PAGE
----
We like photography, but we were not going to splurge on the insane prices that most wedding photographers charge. Most people were quoting us anywhere from $2,500 - $10,000. Orlando's background is in photojournalism but he started doing weddings a few years ago, so we were able to lock in a very reasonable rate (and then he had another full wedding season before our wedding even rolled around) and his photojournalism style was really appealing. He did an awesome job directing us in the staged couple, wedding party, and family portraits, but for the rest of the evening was so unobtrusive while capturing some really special moments.
Members of the wedding party peeking through the trees to where Sam and I were seeing each other all dressed up for the first time (aka the "First Look")
Flowers: Andrea D'Amelio Designs
Flowers were another place where we didn't want to spend a fortune. The Town Hall and gardens are so beautiful on their own that we knew we didn't need much to decorate them. Originally I thought I might do the flowers myself, but my coordinator convinced me that given my lack of experience with flowers and the fact that they really can't be done much in advance, it was going to make a big difference to enlist a professional. However, she recommended Andrea because she knew how flexible Andrea could be in terms of style and price points. Andrea was so understanding of our budget constraints and made me feel like a star client even though I know our order was very basic (just 14 simple centerpieces in pasta sauce jars that I'd been collecting, a sunflower each for the bridesmaid bouquets, and a bouquet for me). Her work was gorgeous, and she was so friendly to work with -- I never felt pressured to go with anything more expensive or involved than we wanted.
My incredible bouquet
Much heavier than it looks, good for clubbing difficult bridesmaids into submission
Hair and makeup: Hair and Makeup by Natalie
I wanted to look like myself on my wedding day, but also feel confident and beautiful. Natalie is a true talent -- she made me feel like the best version of myself, and also did hair and makeup for my bridesmaids, mom, and mother-in-law in the various styles they wanted. We spent 6 hours with her getting ready on the day-of, and it could have been awkward spending that high pressure time with a stranger -- but she was fun while also being totally professional. Her rates were also exceedingly reasonable given the research I did on other vendors -- definitely worth it given the quality of products she used and her skills. At the end of the day after 14 hours of sweating, crying, dancing, crying, more dancing, etc I still felt like a million dollars.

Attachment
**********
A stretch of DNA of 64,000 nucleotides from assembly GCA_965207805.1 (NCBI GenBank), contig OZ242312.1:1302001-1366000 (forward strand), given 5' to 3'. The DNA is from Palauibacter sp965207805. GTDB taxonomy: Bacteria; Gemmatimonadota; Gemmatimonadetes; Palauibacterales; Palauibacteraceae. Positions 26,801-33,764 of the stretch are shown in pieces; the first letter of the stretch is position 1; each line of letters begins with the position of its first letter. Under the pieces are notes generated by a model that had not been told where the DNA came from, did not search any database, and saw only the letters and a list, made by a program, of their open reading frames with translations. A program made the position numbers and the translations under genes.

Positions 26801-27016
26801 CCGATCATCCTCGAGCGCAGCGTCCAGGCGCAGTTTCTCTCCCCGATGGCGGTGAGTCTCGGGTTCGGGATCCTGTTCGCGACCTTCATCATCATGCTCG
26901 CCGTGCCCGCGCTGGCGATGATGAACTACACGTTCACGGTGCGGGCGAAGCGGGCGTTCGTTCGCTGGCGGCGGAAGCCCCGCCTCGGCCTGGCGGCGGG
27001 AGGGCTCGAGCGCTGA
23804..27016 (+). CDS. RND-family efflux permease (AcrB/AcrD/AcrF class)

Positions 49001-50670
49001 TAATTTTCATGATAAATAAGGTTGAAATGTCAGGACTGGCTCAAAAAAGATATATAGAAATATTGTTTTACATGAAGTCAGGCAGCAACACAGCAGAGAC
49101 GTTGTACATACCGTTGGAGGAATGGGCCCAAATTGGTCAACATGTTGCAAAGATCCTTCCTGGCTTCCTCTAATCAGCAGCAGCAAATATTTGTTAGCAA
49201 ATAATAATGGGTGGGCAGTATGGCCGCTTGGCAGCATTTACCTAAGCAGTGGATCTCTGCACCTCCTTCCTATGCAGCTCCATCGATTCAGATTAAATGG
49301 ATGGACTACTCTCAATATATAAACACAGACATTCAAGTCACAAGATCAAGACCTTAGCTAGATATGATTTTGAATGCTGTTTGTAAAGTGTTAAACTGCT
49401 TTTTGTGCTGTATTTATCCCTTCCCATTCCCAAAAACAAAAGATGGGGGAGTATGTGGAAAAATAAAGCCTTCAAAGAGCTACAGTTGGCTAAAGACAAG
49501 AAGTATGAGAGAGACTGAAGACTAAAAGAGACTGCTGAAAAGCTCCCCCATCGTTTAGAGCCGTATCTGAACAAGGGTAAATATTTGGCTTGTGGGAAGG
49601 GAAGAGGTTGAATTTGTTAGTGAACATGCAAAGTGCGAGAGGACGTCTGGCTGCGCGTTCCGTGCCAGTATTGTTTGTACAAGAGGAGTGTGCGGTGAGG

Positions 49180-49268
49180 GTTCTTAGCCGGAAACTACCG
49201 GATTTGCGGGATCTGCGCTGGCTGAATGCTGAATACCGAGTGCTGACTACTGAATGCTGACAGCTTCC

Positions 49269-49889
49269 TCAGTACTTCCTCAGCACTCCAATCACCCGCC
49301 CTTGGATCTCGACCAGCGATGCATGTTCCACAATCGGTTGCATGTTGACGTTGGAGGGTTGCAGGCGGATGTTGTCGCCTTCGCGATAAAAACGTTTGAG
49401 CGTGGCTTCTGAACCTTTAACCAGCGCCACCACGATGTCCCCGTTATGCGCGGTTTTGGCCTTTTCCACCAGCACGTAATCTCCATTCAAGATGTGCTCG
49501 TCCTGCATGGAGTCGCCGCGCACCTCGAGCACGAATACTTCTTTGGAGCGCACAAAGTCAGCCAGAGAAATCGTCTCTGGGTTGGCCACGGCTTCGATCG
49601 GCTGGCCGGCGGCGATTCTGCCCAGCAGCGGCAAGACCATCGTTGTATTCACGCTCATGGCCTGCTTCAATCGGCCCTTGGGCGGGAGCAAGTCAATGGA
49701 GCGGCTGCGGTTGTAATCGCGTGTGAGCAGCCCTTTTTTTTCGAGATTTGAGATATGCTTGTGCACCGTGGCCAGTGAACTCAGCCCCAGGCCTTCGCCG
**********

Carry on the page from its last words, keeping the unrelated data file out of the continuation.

Where we started
The finished look
Officiant: Melinda Drew, Justice of the Peace
We weren't sure what exactly we wanted in an officiant except that we knew didn't want something religious because we come from fairly different religious backgrounds, and we ended up finding a Justice of the Peace, Melinda, who was awesome. We did want the ceremony to be very special and it's not that we wanted to cheap out, but the great thing about a JP is that their fees are governed by law (for Massachusetts JPs, $100 in the town where they're registered and $150 in any other town in the state), so it ended up being a very affordable option compared to what many other kinds of officiants can charge (especially since we don't belong to a church congregation).
Sam's incredibly talented siblings provided ceremony music for us, and for the reception we prepared our own dinner and dancing playlists from itunes rather than splurging on a DJ or band. We had to put time into thinking about how to get people dancing and the flow of songs, and we spent about $100 buying new music on itunes. But I think everyone had a great time dancing, and it was absolutely worth it to save the $1500 that it would have cost to hire a DJ. We asked Sam's brother, The Best Man, to help us with a little bit of emceeing to make the transitions between toasts, but we tried to keep it all very simple so that he could enjoy the evening for the most part.
Maddie and Isaac, our exceedingly talented ceremony musicians, who I'm lucky enough to call my sister- and brother-in-law now
The Arlington Town Hall came stocked with its own tables and chairs. Based on photos of other weddings there it looks like many people still rent tables (the free ones are rectangular and many people prefer rounds, and the chairs aren't the prettiest), but we went with the free options and didn't regret it for a minute.
Transportation: Malden Car Service and UberSUV
We hired a car service in advance to send a sedan for me and Sam and the end of the evening, but to get to the venue earlier in the day we relied on UberSUV -- I was a little nervous because you can't order in advance, but I checked the Uber app for weeks in advance and there was never a wait of more than 10 minutes from either our apartment (where I was getting ready with the girls) or the hotel where Sam's brother was staying (where Sam was getting ready with the guys) so we took the plunge. It would have cost us about $250 for two SUVs from Malden Car Service (other places seemed comparable), versus about $80 for two UberSUVs. It's not a huge savings in the grand scheme of things, but when you're devoting so much of your budget to big ticket items (like the food), the little things are really the main thing that can make a dent in the budget -- and they do really add up. I don't think our Uber driver knew what hit him when he showed up and realized he was transporting a wedding party, but he was great.